• a chunk is too big if you cannot master it in three 45-90 mins sessions, aiming for 200-300 exposures.

Youtube: https://www.youtube.com/watch?v=FKTxC9pl-WM

 

Java 8 – lambda expressions

java8

Lambda expression were introduced in Java 8.

Here’s a simple example that illustrates how to use lambda expressions, and how they make your code simpler and more expressive (not to mention background optimizations by the compiler).

Consider this code that iterates over a list to print out its elements.

List<Integer> values = Arrays.asList(1,2,3,4);
for (int i = 0; i < values.size(); i++){
 	System.out.println(values.get(i));
}

What we’re really trying trying to do is print out each element of the array but we’ve had to write a whole bunch of ceremonial code around the that main task of interest to us. This may not bug you much but that’s because it’s familiar. Lambda expressions are (at present) less familiar. But they are simpler. And simpler code, is more readable code. It communicates the essence of what it’s trying to do more readily. Java 8 introduces two new things – internal iteration with forEach(...) on collections and lambda expressions – that can turn the big messy for loop above into something much more to the point.

values.forEach((Integer value) -> System.out.println(value));

or the following, since Java knows than each element in a collection of `Integer`s is going to be an Integer.

values.forEach(value -> System.out.println(value));

Remember how lambda expressions are essentially anonymous methods? In the code above

  • the bit before the -> are the arguments to the method ((Integer value));
  • after the -> comes the body of the method; and
  • the return type is implied based on the method to which this lambda expression is being passed. For example, a forEach(...) call understandably doesn’t need a return type (i.e. void), it just wants to know what to do for each element of the collection instance it’s invoked on.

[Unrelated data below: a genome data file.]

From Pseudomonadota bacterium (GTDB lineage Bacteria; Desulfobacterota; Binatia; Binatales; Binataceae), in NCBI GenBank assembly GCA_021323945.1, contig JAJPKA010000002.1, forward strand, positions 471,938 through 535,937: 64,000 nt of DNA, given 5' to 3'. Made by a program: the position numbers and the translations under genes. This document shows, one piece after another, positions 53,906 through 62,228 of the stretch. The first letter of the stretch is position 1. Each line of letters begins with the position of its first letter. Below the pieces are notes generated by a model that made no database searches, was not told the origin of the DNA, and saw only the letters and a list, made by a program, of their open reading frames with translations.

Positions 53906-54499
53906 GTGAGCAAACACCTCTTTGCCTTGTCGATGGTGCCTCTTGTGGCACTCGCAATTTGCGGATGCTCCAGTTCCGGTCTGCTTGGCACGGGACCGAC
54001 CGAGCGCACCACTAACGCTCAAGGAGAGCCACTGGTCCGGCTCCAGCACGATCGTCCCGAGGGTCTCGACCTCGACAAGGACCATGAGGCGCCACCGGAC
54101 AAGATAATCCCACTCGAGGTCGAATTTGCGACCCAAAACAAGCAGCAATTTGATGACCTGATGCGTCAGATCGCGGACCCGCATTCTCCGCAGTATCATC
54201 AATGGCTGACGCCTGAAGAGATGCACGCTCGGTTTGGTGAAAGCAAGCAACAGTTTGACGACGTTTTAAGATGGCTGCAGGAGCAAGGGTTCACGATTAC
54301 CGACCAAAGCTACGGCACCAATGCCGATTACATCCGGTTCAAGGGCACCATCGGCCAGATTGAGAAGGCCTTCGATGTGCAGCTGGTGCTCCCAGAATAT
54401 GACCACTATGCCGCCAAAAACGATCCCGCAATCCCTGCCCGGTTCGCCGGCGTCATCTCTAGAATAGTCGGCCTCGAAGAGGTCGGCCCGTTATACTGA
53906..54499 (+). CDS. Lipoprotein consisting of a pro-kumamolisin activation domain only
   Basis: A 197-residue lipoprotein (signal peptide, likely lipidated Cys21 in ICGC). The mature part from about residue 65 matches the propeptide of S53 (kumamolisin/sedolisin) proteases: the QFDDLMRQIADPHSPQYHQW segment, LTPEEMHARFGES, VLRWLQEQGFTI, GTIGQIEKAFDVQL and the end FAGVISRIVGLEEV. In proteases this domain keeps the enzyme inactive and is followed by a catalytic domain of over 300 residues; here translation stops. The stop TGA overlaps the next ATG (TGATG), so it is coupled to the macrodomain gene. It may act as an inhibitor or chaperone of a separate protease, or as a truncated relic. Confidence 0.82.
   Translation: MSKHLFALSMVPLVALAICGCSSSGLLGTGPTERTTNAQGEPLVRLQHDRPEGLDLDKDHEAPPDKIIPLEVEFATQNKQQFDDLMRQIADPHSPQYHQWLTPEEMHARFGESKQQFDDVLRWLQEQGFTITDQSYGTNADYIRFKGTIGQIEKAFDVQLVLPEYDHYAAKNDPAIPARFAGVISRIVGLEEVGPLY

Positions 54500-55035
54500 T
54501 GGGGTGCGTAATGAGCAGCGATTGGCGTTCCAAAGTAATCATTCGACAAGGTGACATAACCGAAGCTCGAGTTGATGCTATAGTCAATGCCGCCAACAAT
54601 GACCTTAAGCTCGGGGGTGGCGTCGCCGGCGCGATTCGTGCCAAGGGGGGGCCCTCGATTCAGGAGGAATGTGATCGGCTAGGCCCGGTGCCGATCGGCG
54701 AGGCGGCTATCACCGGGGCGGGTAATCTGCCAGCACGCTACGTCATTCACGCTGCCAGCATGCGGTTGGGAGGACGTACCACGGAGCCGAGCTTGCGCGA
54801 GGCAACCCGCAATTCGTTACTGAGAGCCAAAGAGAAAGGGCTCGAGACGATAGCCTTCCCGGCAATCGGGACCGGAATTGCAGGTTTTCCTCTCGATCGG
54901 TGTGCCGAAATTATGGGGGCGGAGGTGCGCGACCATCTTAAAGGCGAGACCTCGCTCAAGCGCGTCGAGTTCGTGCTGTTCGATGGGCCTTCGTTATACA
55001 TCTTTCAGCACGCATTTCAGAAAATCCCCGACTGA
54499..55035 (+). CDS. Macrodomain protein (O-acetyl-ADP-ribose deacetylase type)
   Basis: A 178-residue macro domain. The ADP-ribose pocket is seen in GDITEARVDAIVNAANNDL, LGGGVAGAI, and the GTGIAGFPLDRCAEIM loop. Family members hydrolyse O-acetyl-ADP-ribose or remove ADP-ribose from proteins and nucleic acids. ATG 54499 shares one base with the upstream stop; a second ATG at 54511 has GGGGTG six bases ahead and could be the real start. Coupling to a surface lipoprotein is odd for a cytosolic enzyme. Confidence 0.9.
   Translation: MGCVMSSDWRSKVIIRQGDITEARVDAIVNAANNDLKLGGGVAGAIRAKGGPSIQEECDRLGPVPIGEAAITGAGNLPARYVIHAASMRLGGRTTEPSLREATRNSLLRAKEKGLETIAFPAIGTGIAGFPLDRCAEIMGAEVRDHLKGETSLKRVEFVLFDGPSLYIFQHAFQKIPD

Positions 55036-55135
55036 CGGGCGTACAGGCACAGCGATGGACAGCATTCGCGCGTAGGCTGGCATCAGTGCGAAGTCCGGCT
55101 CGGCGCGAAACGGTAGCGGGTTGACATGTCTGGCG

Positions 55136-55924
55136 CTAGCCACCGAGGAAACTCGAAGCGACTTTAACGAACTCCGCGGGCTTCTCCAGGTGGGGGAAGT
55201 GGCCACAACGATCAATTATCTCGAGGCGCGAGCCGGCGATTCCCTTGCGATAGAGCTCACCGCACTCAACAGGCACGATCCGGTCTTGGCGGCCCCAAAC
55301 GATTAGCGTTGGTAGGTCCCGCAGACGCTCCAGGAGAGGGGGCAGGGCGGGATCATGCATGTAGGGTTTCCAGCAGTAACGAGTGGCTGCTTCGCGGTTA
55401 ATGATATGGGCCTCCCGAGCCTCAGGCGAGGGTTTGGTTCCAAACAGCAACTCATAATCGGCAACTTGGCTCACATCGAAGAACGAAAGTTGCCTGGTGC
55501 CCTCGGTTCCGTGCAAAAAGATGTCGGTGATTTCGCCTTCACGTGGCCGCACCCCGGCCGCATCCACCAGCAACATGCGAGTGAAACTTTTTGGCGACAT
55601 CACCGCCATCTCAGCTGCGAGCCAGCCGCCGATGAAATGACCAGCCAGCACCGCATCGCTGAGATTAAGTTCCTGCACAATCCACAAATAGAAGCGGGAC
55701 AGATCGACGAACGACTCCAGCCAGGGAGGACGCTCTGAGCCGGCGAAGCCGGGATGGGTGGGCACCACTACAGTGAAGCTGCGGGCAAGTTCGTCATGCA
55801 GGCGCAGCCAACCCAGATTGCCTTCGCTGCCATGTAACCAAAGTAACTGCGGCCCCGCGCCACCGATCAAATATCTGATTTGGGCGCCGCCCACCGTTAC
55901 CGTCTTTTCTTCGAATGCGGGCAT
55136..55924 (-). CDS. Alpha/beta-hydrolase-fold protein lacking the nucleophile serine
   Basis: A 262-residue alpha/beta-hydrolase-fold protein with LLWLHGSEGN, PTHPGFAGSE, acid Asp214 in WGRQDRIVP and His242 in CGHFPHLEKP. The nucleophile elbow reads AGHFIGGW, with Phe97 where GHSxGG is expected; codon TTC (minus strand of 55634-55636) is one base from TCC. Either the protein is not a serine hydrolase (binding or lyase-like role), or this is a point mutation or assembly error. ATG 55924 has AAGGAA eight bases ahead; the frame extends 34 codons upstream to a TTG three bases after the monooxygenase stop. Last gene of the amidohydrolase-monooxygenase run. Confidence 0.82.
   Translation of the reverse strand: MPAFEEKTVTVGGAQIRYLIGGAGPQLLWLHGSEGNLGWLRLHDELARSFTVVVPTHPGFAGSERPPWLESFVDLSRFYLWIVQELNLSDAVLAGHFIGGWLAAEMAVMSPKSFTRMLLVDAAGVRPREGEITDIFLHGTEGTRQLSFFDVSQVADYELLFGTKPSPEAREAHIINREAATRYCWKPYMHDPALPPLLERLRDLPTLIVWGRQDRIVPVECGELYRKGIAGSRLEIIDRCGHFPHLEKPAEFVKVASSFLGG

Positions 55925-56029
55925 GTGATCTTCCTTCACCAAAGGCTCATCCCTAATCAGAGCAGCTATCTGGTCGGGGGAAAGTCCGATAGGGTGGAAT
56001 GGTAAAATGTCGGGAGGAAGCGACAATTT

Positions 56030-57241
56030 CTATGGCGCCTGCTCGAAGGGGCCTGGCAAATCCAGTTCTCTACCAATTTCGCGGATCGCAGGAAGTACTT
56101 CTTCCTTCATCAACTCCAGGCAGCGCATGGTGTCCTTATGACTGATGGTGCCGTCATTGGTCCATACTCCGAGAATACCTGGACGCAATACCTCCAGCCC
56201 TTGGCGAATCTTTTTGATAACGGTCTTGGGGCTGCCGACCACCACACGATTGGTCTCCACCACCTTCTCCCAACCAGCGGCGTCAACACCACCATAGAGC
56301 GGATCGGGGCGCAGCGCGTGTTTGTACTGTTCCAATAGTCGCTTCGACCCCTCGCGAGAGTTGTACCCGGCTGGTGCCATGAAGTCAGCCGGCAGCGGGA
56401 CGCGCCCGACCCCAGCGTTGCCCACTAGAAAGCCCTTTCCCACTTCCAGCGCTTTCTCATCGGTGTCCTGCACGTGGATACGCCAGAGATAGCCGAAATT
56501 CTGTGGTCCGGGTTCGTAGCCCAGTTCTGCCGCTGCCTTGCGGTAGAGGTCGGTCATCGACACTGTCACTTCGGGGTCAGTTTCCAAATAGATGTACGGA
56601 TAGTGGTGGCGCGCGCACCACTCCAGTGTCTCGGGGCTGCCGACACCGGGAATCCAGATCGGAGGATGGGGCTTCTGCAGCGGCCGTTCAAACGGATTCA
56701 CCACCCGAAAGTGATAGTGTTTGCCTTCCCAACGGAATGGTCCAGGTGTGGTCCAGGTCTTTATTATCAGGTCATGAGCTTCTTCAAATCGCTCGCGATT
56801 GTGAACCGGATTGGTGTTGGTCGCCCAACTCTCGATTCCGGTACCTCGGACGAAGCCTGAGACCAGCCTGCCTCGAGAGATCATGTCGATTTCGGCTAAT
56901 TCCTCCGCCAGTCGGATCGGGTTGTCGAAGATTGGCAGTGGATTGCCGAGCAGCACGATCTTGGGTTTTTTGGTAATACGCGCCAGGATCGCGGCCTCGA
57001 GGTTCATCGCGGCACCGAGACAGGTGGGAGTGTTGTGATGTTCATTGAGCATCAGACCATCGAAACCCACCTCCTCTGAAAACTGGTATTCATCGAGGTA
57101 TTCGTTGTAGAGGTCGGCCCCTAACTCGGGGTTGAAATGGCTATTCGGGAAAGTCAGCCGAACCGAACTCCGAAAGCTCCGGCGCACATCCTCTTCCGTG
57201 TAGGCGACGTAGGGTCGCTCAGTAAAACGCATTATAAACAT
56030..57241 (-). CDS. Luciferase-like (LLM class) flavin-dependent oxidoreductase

Based on this great talk by Venkat Subramaniam at SpringOne2GX 2014

Useful jQuery snippets

Manipulating the DOM

To manipulate the DOM by accessing its elements, use the methods listed at http://api.jquery.com/category/manipulation/. Here’s a couple of examples

// set text of element
$("#title").text("Changed!");
// set HTML of the element
$("#title").html("<i>New HTML</i>");
// remove the element from the DOM
$("#second").remove();

Dynamically applying CSS

To use jQuery to apply css classes to DOM elements dynamically, first make put the following in a .css file.

.highlight {
background-color: yellow;
}

Then do this in the .js file to apply the class to a given element with id "someElem"

$("#someElem").addClass('highlight');

This will apply the styling of the highlight css class to the element with id "someElem"

Writing unobtrusive JavaScript

Namespaces

Important principle – since all JavaScript referenced by a page is essentially grouped as one giant JavaScript file, we need to be careful with not using the global namespace (to avoid conflicts).

So pick a namespace for your JavaScript code and keep using that.

E.g. instead of doing

var planet = { // went to global namespace
   name: "Earth",
   sequence: 3
}

Keep planet in a particular namespace (say “MYNAMESPACE”) as below. But first we need to create the namespace first – well a var that we will treat as a namespace. Another example where JavaScript’s malleability allows it to take on features not exactly inherent to it.

var MYNAMESPACE = {}; 

MYNAMESPACE.planet = {
   name: "Earth",
   sequence: 3
}

However, if you’re declaring variables inside the jQuery ready() function then those vars are going under the jQuery namespace. To illustrate, the following example would print out “undefined” to the console.

$(function() {
   var someString = "I belong in the jQuery namespace";
   console.log(window.someString); // 'undefined'
});

Code snippets based on the Microsoft Virtual Academy’s great introductory series on JavaScript.